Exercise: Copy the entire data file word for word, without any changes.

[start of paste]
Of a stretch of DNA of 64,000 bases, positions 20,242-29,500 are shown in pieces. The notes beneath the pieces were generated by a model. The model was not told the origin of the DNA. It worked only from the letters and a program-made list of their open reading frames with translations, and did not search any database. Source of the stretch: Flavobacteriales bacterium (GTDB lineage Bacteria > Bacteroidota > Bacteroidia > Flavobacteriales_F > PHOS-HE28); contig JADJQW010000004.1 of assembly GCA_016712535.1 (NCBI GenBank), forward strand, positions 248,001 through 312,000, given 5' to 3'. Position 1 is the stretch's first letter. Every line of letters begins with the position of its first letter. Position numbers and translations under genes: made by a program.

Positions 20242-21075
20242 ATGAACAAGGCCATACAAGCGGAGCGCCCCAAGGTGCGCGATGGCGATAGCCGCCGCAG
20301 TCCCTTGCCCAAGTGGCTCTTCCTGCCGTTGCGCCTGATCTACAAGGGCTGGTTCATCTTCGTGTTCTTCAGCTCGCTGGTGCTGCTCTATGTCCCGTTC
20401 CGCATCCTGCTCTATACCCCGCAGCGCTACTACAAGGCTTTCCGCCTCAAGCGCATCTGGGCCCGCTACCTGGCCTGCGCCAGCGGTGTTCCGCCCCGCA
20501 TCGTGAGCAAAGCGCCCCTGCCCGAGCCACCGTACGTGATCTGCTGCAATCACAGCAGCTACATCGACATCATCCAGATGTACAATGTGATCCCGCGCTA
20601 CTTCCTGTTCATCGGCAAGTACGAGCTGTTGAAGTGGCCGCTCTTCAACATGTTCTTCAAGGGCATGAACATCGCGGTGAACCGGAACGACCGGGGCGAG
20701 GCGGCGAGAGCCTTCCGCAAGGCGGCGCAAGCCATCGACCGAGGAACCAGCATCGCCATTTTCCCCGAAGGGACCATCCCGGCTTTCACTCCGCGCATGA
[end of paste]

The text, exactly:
Of a stretch of DNA of 64,000 bases, positions 20,242-29,500 are shown in pieces. The notes beneath the pieces were generated by a model. The model was not told the origin of the DNA. It worked only from the letters and a program-made list of their open reading frames with translations, and did not search any database. Source of the stretch: Flavobacteriales bacterium (GTDB lineage Bacteria > Bacteroidota > Bacteroidia > Flavobacteriales_F > PHOS-HE28); contig JADJQW010000004.1 of assembly GCA_016712535.1 (NCBI GenBank), forward strand, positions 248,001 through 312,000, given 5' to 3'. Position 1 is the stretch's first letter. Every line of letters begins with the position of its first letter. Position numbers and translations under genes: made by a program.

Positions 20242-21075
20242 ATGAACAAGGCCATACAAGCGGAGCGCCCCAAGGTGCGCGATGGCGATAGCCGCCGCAG
20301 TCCCTTGCCCAAGTGGCTCTTCCTGCCGTTGCGCCTGATCTACAAGGGCTGGTTCATCTTCGTGTTCTTCAGCTCGCTGGTGCTGCTCTATGTCCCGTTC
20401 CGCATCCTGCTCTATACCCCGCAGCGCTACTACAAGGCTTTCCGCCTCAAGCGCATCTGGGCCCGCTACCTGGCCTGCGCCAGCGGTGTTCCGCCCCGCA
20501 TCGTGAGCAAAGCGCCCCTGCCCGAGCCACCGTACGTGATCTGCTGCAATCACAGCAGCTACATCGACATCATCCAGATGTACAATGTGATCCCGCGCTA
20601 CTTCCTGTTCATCGGCAAGTACGAGCTGTTGAAGTGGCCGCTCTTCAACATGTTCTTCAAGGGCATGAACATCGCGGTGAACCGGAACGACCGGGGCGAG
20701 GCGGCGAGAGCCTTCCGCAAGGCGGCGCAAGCCATCGACCGAGGAACCAGCATCGCCATTTTCCCCGAAGGGACCATCCCGGCTTTCACTCCGCGCATGA